Event

China executed approximately 2,400 people in 2013. China executes more people every year than the rest of the world combined. It puts more people to death per week than the U.S. does per year. Currently, 55 crimes are punishable by death, many of which are nonviolent or economic offenses. In addition, China’...

Reports

“Criminalizing Dissent” is a historical report highlighting the exceedingly parallel histories of China and Cuba from 1949-1979. In addition to comparing the development of the revolutionary...

Publications

Harry Wu, author of Laogai: The Chinese Gulag (1992), Bitter Winds (1994), and Troublemaker (1996), presents his first-ever Chinese language book, an autobiography that spans his entire life, including his controversial imprisonment in...

News & Views

The International Campaign for Tibet held a reception in Russell Senate Office Building to honor Mr. Lodi Gyari, who retired as Executive Chairman of our Board, in December 2014. Laogai Research Foundation Executive Director Harry Wu attended the events. Other participants included Democratic Leader Congresswoman Nancy Pelosi, Senator Mark Kirk, Congresswoman Ileana Ros-Lehtinen, Congressman Tom...
A group of students from University of Maryland’s Alternative Breaks program visited the Laogai Museum on March 16, 2015. The students received a guided tour of the artifacts on display in the museum from Laogai Research Foundation Executive Director Harry Wu. Mr. Wu also discussed with the students about his experiences in China’s laogai system. The Laogai Museum features exhibits, archived...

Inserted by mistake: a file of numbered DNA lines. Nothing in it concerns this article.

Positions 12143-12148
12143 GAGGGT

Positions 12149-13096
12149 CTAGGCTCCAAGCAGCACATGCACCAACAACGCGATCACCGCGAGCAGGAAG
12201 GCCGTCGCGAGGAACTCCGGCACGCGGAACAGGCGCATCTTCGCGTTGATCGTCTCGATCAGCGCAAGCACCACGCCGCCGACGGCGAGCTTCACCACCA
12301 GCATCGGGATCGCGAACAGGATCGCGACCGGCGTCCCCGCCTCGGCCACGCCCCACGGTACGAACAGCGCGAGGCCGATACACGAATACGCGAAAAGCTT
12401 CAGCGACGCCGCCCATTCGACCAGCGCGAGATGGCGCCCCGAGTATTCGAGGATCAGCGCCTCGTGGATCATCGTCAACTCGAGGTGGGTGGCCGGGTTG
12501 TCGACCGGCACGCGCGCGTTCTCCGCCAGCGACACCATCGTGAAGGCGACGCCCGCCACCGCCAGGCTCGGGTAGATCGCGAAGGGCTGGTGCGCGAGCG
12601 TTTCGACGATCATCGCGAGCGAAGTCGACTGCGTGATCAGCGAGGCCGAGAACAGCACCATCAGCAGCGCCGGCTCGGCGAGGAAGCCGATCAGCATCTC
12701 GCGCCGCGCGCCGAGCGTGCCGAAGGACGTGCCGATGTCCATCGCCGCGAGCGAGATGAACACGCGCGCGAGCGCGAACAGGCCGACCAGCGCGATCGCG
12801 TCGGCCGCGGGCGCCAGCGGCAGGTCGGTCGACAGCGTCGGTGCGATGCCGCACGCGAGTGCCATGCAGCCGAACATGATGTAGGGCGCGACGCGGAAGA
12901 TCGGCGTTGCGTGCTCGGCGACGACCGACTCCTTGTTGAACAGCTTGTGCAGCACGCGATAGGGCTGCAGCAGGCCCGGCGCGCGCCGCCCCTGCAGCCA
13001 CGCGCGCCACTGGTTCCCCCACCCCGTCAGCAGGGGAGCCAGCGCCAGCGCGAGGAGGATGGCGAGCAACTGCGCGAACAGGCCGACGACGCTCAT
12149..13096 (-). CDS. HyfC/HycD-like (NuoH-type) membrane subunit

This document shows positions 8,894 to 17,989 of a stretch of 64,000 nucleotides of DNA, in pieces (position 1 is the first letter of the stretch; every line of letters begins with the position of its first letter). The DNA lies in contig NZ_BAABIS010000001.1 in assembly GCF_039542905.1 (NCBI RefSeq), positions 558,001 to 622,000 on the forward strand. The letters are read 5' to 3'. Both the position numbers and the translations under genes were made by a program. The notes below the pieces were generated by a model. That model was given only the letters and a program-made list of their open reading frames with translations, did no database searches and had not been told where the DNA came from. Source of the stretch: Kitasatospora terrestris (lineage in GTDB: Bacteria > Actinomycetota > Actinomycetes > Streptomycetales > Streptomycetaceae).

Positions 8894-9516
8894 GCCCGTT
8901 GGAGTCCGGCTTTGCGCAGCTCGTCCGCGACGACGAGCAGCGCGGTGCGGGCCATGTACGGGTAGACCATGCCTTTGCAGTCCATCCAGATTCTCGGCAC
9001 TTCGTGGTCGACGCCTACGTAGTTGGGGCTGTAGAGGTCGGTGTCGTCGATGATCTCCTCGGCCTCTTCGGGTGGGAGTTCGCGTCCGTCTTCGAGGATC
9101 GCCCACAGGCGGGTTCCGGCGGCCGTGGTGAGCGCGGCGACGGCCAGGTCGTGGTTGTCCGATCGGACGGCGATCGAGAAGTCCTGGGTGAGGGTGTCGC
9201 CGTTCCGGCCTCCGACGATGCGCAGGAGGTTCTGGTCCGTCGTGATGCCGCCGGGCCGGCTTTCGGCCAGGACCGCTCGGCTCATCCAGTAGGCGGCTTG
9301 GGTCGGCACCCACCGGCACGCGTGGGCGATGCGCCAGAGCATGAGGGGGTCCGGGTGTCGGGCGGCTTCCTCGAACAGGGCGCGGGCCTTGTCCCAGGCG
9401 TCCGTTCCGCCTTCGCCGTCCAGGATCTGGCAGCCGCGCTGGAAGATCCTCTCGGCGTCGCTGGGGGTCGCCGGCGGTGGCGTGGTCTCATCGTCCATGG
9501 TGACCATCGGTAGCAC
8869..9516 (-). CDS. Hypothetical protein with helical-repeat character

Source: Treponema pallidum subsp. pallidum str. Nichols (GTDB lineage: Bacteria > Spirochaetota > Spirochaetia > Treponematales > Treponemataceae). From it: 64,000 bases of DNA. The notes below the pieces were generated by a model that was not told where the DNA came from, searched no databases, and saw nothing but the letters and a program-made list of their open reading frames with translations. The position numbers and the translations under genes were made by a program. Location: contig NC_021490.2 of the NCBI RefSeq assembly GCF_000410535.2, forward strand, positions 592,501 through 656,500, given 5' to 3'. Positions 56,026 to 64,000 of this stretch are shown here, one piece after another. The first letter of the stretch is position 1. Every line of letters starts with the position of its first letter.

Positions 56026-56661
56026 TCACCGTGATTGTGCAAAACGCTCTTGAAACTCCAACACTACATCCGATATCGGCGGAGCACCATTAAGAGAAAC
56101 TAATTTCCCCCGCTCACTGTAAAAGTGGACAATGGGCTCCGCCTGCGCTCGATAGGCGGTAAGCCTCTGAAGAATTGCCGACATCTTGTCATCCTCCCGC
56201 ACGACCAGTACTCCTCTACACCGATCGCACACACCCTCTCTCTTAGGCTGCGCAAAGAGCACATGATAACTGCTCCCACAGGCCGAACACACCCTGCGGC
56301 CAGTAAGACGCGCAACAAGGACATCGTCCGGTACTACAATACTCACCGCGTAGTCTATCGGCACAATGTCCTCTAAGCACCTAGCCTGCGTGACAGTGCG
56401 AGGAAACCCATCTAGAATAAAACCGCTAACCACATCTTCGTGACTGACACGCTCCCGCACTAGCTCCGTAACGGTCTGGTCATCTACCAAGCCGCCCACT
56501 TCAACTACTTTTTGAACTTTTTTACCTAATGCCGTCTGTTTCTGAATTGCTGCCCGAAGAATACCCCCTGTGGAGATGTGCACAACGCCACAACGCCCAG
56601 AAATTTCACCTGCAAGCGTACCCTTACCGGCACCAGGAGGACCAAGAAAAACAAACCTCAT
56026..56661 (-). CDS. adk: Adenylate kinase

Laogai Research Foundation Executive Director Harry Wu joined thousands of Tibetans and Tibet supporters from across Europe gathering in Paris for a major rally on March 14, 2015, to express solidarity with Tibetans in Tibet. The Tibetan Communities and Tibet Support Groups in Europe organized the rally with the main slogan Europe Stands with Tibet. Dr. Lobsang Sangay, the Tibetan political...

Commentaries

Nearly three weeks have passed since The Wall Street Journal published David Shambaugh’s “The Coming Chinese Crackup.” Contemporary China scholars have almost uniformly applauded Shambaugh’s analysis and welcomed his controversial thesis of the Chinese Communist Party’s imminent fall. Citing five “cracks,” including a troubled economy, uncontrollable corruption, regime loyalists who lack vigor, Xi’s crackdown campaign that affirms “anxiety and insecurity” within the central leadership, and...
The Laogai Research Foundation is currently editing and hoping to publish a manuscript in the coming months that highlights China's most infamous prison, Qincheng Prison. The working title of the manuscript is A Product of the Revolution: Qincheng Prison and its Prisoners . The following is a sample of the manuscript, written by the manuscript's editor. Editor's Note At its core, A Product of the Revolution is a testimony to the enduring and collective spirit of the Chinese political dissident...
Last month we wrote a commentary that sought to answer this question: Will Xinjiang radicalize in response to continued Chinese suppression? At the time, our answer was quite ambiguous. "Xinjiang’s status as a police-state undoubtedly quells the transfer of jihadist propaganda and probably dissuades terrorist acts, yet the brutal suppression of traditional and docile Uyghur customs[1] by Chinese authorities undoubtedly fosters resentment that could prove to be a radicalizing force. Moreover, if...